Los Ojos de Alicia (2005). Written and directed by Ugo Sanz. In Spanish (no English subtitles).
I saw the short film Los Ojos de Alicia as part of the Cincinnati World Cinema 8th annual “Oscar Shorts,” which screens this year’s nominated short films, along with ‘bonus’ films (of which this is one; I’m not privy to the selection process of the bonus films).
Of the eight films (in Part B of the program), I’m sad to say that not one passes the Bechdel test. Los Ojos de Alicia (which you can–and should–watch in its entirety above, although it is in Spanish without subtitles) comes closest, as it stars a woman and a video recording of a woman talking to her–although it turns out to be the same woman, talking to herself. (Note: if anyone can provide an English transcript of the film, please let me know.)
We open on a woman, tied up and blindfolded, just waking from a memory-erasing procedure. A recording turns on and a woman leads the blindfolded woman to a glass of apple juice to quench her thirst, then tells her the juice is poison. She tells the still-hooded woman exactly what memory she’s had erased: the woman returned home to find her husband seriously wounded and bleeding to death. She stopped to care for him before checking on her daughter, who she found also seriously wounded and who soon died. Not only did the woman choose her husband over her child, but she then learned that her husband stabbed the child, before trying to kill himself. The woman doesn’t know how to live with the implications of the tragedy, which led her to this room. The woman in the recording tells her there’s an antidote to the poison juice, if she can just cut herself free and swallow a pill. Just before the woman swallows the pill, we learn that it’s the pill–not the juice–that contains deadly poison. The woman in the video challenges her will to live in the face of the tragedy she experienced.
I think the film was included because it is provocative and good for engaging conversation, though the format of the festival (one film right after the next) did not encourage discussion. However, it bothers me on multiple levels. We have a male writer and director pontificating on a woman’s guilt, remorse, and what can only be described as self-hatred. This is a torture film, even if it is self-torture.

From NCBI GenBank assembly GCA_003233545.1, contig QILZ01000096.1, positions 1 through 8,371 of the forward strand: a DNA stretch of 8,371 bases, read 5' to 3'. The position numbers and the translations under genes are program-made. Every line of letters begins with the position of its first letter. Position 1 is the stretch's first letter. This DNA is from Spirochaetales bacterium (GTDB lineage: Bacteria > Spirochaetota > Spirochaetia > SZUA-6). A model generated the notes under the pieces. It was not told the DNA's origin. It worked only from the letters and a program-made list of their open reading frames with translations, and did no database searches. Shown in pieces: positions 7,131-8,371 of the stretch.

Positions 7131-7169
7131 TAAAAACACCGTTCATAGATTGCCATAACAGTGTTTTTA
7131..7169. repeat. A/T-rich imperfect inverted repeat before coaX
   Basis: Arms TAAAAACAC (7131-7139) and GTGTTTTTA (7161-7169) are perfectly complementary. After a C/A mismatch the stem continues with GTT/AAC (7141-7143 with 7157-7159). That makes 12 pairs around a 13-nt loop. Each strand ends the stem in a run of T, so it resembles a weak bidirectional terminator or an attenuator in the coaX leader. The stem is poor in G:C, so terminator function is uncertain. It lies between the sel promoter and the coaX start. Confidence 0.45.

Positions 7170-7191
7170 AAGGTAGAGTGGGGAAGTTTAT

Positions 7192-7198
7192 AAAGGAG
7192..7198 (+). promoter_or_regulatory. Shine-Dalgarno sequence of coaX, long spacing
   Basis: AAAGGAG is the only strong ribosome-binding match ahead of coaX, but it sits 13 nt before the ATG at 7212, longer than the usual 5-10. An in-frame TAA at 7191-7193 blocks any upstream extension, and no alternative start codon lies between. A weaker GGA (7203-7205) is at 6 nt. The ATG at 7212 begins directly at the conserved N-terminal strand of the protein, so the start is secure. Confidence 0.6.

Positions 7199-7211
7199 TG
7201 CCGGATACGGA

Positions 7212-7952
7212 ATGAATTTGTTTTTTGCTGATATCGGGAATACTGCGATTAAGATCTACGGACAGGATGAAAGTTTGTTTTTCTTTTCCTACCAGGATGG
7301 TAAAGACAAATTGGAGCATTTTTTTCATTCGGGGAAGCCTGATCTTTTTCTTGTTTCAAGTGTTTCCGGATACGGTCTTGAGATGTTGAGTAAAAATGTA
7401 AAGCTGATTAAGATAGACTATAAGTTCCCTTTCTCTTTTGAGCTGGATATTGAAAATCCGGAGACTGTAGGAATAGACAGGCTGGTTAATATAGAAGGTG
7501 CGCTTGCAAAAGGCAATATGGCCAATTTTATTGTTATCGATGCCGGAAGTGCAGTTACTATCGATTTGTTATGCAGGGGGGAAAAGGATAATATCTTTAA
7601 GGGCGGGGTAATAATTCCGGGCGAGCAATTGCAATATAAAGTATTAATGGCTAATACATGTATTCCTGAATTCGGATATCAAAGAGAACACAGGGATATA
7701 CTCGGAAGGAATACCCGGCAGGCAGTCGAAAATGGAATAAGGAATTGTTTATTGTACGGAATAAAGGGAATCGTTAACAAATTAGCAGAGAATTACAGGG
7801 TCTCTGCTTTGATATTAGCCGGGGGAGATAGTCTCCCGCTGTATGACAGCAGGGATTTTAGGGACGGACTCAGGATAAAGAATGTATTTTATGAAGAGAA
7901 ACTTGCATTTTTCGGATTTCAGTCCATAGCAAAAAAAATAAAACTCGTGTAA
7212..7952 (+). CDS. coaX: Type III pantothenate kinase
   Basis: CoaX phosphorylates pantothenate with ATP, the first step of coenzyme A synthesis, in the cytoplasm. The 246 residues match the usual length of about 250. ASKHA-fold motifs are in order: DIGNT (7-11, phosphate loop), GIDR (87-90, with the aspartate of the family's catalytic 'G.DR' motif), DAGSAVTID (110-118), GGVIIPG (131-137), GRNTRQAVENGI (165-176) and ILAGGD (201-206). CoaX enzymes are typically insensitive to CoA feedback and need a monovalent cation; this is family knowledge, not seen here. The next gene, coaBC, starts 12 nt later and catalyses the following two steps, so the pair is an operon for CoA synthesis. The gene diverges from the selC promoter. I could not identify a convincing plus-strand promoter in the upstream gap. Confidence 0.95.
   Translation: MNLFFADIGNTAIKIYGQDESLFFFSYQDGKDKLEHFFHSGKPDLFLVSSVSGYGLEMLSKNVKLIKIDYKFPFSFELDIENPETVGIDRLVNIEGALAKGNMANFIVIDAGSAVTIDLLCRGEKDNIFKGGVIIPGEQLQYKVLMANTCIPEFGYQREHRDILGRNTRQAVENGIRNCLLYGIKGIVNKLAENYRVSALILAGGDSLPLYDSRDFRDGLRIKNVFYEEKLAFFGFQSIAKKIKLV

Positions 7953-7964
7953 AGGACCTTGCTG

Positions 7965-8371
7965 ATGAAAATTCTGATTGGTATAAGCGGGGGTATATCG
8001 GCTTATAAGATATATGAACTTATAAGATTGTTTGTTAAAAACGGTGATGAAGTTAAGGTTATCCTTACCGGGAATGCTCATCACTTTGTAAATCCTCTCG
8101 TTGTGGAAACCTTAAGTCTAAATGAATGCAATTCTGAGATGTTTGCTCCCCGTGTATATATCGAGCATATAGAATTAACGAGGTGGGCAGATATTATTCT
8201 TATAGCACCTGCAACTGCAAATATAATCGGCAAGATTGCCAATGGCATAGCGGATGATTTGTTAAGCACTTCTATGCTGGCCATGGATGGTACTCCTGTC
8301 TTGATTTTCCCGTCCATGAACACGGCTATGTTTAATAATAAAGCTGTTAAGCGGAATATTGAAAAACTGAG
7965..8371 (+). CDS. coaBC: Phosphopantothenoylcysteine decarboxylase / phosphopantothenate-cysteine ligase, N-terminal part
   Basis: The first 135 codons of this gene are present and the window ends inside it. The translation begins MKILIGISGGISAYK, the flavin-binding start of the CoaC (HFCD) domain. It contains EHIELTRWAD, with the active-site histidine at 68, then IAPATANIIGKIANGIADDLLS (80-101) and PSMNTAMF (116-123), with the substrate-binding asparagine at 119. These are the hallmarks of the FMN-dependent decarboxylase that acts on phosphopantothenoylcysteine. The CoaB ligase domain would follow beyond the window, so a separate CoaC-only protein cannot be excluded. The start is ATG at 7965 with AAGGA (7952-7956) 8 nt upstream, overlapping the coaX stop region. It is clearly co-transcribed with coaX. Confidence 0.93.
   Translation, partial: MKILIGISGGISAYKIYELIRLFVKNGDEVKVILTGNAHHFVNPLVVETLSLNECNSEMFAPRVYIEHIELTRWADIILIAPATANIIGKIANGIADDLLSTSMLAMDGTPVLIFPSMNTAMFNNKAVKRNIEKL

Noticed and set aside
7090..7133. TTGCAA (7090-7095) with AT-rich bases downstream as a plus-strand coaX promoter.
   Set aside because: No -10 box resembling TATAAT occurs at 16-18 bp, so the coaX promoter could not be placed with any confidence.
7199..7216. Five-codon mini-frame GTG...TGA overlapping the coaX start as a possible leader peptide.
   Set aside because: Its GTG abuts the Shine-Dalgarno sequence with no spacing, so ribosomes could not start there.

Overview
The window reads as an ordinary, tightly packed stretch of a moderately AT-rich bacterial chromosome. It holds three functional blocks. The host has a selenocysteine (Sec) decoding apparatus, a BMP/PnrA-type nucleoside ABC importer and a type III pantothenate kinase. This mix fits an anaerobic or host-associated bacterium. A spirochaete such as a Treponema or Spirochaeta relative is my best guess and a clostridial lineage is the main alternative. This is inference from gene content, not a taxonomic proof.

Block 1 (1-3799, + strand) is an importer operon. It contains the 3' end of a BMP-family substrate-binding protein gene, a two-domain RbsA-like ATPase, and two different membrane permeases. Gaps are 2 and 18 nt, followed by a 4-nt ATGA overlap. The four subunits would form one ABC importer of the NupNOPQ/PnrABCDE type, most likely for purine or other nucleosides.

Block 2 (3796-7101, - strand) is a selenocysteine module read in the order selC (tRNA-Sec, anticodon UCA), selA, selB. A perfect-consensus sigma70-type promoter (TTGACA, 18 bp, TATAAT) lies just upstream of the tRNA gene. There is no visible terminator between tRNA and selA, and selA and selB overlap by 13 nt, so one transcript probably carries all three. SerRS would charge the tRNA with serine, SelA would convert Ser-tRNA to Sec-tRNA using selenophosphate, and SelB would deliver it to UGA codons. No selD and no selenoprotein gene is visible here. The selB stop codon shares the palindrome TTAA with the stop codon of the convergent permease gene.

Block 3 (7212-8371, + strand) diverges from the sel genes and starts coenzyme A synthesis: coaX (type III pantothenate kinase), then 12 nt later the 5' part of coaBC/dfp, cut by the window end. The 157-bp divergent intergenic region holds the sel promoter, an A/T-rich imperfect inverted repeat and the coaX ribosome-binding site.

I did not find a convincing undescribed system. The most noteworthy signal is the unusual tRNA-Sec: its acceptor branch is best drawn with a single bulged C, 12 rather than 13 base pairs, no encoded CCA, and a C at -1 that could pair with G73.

It’s interesting to consider how we deal with tragedy, though the thesis here seems to be that the only way past it (or through it) is to create an even more horrific tragedy. I can see how a woman would want to punish herself for failing to save her child, even when it’s not in any way her fault. What I like about the film is that it literalizes the way we torture ourselves when we feel we’re to blame for something terrible. The act of making literal torture in a raw and painful way makes us think about the banal torture people inflict on themselves. We all know someone who has been through unspeakable tragedy, and many times what the person does to herself (or himself) amounts to destruction on a tragic level.
What I don’t like about the film is its manipulation. It feels very much like cheating to create a universe in which we have alternate reality (memory erasure) and still are supposed to feel sympathy for a woman who would choose to do this to herself. We don’t know if the memory-erasure was a success; even with the juice detail (the woman claimed to enjoy the apple juice, even though we’re told she hated apples as a child) we just don’t know what kind of memory she has of what happened. She saves herself, but not without first forcing the “new” her to have a (false?) memory of what she lived through. Ultimately, the film is manipulative and sadistic; a thought-experiment on suicide, but not a very productive one.
Here is the CWC program of Oscar Shorts, Part B:
- Auf der Strecke (On the Line)
- This Way Up
- Los Ojos de Alicia
- Spielzeugland (Toyland) – Live Action Short Oscar winner
- Lavatory – Lovestory